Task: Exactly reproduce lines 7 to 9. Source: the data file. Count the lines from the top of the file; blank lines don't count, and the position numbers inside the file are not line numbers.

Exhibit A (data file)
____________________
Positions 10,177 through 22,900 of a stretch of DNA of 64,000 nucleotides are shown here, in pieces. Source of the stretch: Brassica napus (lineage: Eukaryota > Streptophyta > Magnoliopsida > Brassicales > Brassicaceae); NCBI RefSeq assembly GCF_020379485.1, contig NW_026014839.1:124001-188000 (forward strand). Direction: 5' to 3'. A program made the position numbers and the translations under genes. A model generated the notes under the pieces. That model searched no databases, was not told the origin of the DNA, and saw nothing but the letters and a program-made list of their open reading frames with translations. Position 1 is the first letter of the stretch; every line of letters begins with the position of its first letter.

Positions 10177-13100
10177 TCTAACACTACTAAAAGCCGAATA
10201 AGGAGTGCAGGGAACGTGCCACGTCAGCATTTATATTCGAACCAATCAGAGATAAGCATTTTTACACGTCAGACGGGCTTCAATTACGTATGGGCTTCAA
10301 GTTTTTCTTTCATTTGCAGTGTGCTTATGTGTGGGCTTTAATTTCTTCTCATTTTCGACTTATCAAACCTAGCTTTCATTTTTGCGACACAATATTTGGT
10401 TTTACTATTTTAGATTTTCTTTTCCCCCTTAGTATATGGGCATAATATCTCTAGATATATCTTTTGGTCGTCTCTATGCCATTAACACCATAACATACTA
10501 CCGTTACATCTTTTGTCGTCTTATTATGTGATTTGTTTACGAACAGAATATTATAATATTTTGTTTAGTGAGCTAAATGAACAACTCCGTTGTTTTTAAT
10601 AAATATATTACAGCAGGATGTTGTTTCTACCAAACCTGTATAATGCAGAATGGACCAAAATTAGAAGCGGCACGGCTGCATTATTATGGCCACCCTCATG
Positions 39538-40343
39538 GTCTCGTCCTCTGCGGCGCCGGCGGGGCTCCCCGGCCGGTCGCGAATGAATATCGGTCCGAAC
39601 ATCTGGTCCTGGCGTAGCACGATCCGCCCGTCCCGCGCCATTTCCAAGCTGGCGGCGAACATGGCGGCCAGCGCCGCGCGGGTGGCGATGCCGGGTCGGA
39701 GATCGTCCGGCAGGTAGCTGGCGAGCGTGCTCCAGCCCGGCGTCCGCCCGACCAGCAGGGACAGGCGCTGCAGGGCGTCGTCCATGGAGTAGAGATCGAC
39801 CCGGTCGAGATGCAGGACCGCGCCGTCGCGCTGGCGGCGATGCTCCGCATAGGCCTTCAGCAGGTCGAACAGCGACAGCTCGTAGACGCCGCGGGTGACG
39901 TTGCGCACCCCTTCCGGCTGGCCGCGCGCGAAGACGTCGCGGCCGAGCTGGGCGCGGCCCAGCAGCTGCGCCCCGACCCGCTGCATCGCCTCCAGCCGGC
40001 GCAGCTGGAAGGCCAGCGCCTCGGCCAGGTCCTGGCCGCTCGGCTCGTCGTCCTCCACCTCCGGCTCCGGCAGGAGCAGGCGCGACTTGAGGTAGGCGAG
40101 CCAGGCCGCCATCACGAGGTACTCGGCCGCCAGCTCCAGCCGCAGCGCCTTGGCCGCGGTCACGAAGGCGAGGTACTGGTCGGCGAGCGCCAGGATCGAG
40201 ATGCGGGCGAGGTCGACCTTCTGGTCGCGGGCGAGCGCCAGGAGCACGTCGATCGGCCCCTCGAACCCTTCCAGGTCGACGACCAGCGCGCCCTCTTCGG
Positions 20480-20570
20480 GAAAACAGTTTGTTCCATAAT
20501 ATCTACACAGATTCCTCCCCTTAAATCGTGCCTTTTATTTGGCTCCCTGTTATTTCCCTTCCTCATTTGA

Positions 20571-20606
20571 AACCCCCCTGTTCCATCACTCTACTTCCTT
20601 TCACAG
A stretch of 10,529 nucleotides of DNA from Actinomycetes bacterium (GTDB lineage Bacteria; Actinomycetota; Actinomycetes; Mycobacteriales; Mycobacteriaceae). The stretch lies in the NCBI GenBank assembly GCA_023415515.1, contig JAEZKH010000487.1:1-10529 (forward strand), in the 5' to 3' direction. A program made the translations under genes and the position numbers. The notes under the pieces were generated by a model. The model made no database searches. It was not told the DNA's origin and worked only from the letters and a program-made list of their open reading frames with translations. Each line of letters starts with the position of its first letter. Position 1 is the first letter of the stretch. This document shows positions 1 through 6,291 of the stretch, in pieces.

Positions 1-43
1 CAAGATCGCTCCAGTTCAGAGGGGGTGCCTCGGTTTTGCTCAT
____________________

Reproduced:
10501 CCGTTACATCTTTTGTCGTCTTATTATGTGATTTGTTTACGAACAGAATATTATAATATTTTGTTTAGTGAGCTAAATGAACAACTCCGTTGTTTTTAAT
10601 AAATATATTACAGCAGGATGTTGTTTCTACCAAACCTGTATAATGCAGAATGGACCAAAATTAGAAGCGGCACGGCTGCATTATTATGGCCACCCTCATG
Positions 39538-40343